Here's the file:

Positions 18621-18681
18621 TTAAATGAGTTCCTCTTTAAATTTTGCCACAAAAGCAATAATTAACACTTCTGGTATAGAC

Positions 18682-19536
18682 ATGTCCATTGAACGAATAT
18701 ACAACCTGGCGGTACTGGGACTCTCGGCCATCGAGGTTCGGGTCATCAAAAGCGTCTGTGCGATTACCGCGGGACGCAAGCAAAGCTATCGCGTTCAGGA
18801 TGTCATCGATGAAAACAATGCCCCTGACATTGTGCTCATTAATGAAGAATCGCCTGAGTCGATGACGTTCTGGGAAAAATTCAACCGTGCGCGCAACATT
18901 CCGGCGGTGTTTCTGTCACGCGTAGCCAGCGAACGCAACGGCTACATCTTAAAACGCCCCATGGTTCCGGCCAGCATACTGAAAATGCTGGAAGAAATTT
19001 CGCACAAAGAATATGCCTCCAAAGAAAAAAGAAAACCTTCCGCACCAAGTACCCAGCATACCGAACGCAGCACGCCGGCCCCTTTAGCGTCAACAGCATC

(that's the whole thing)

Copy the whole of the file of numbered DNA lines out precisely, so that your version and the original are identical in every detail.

Positions 18621-18681
18621 TTAAATGAGTTCCTCTTTAAATTTTGCCACAAAAGCAATAATTAACACTTCTGGTATAGAC

Positions 18682-19536
18682 ATGTCCATTGAACGAATAT
18701 ACAACCTGGCGGTACTGGGACTCTCGGCCATCGAGGTTCGGGTCATCAAAAGCGTCTGTGCGATTACCGCGGGACGCAAGCAAAGCTATCGCGTTCAGGA
18801 TGTCATCGATGAAAACAATGCCCCTGACATTGTGCTCATTAATGAAGAATCGCCTGAGTCGATGACGTTCTGGGAAAAATTCAACCGTGCGCGCAACATT
18901 CCGGCGGTGTTTCTGTCACGCGTAGCCAGCGAACGCAACGGCTACATCTTAAAACGCCCCATGGTTCCGGCCAGCATACTGAAAATGCTGGAAGAAATTT
19001 CGCACAAAGAATATGCCTCCAAAGAAAAAAGAAAACCTTCCGCACCAAGTACCCAGCATACCGAACGCAGCACGCCGGCCCCTTTAGCGTCAACAGCATC